We use it in sauces, soups and stocks where we don’t want the added fat from our other favorite truffle-enhancement, truffle butter, another delicious and affordable solution. Truffle oil is yet another option (and great to spray on popcorn).

    Arborio Rice & Truffles

    Truffles, glorious truffles. Photo by Kelly
    Cline | IST.


    TRENDS: Humane-Certified Meat & Poultry


    If you’re passionate about animal care, ask
    your grocer to stock these products.

    Ten billion farm animals are raised for food each year in the United States. You know that USDA-certified organic meat sets certain standards for animal welfare: The animals have daily access to pasture or other free-range grazing and eat organic-certified feed. If family-farm raised, they also tend to be farmed by people who care about their animals.

    But for those who are very concerned with animal welfare, there’s an even stronger certification from organizations that only focus on the topic. The certifications include American Humane Certified, Certified Humane and Animal Welfare Approved. (Whole Foods has its own “Animal Compassionate” program.)

    Their mission is to protect livestock—cattle, hogs, sheep and poultry—from inhumane treatment, both on the farm and in transit.

    These programs are voluntary and are open to livestock producers who meet the rigorous standards of raising and handling their animals. Those who are certified are permitted to use the program’s certification label on their products. The programs provide third-party, independent verification that certified producers’ care and handling of farm animals meet the science-based animal welfare standards of the certifying organization.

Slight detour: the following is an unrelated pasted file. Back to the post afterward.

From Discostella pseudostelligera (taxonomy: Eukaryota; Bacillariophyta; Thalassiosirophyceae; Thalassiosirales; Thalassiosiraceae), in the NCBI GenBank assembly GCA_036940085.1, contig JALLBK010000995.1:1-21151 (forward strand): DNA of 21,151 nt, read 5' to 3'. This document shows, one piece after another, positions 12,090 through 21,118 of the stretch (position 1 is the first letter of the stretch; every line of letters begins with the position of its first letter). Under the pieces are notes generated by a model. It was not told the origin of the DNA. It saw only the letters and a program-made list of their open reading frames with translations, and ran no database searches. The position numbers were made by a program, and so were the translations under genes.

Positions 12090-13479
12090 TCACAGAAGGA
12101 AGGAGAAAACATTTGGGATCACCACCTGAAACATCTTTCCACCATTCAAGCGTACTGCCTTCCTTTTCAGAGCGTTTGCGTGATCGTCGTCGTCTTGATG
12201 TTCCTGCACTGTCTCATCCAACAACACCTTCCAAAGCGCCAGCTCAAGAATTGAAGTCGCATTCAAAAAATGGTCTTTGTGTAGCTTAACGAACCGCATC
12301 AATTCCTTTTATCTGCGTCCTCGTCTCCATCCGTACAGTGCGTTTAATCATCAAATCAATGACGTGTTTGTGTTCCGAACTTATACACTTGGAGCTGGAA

The concept of certifying animal foods as being humanely raised is relatively new, and not all animal welfare scientists agree on what standards are appropriate. Thus, differences exist among the programs, most significantly, whether factory-farming systems should be approved in addition to family farms. Some programs admit family farms only.



    TIP OF THE DAY: Tomato Stand-Ins

    When tomatoes are out of season—or you just don’t have any at hand—simply substitute roasted red peppers (pimientos) or marinated sundried tomatoes. Both are available in jars, and can be kept on your shelf ready for sandwiches, salads, plate garnishes, hors d’oeuvres, pastas and any need you have for flavor and color.

    Try peppadews too, a cherry pepper-sized African fruit that looks like a small, round red bell pepper and is available in mild and hot styles. They can be stuffed for hors d’oeuvres and even used as cocktail garnishes. But warning to carb counters: Their sweetness comes from added sugar.


    Use sundried tomatoes, roasted red peppers
    and peppadews to add flavor and color to
    sandwiches and dishes when tomato season is over. Photo courtesy


    GOURMET GIVEAWAY: Marie Callender’s Pies & Pie Crusts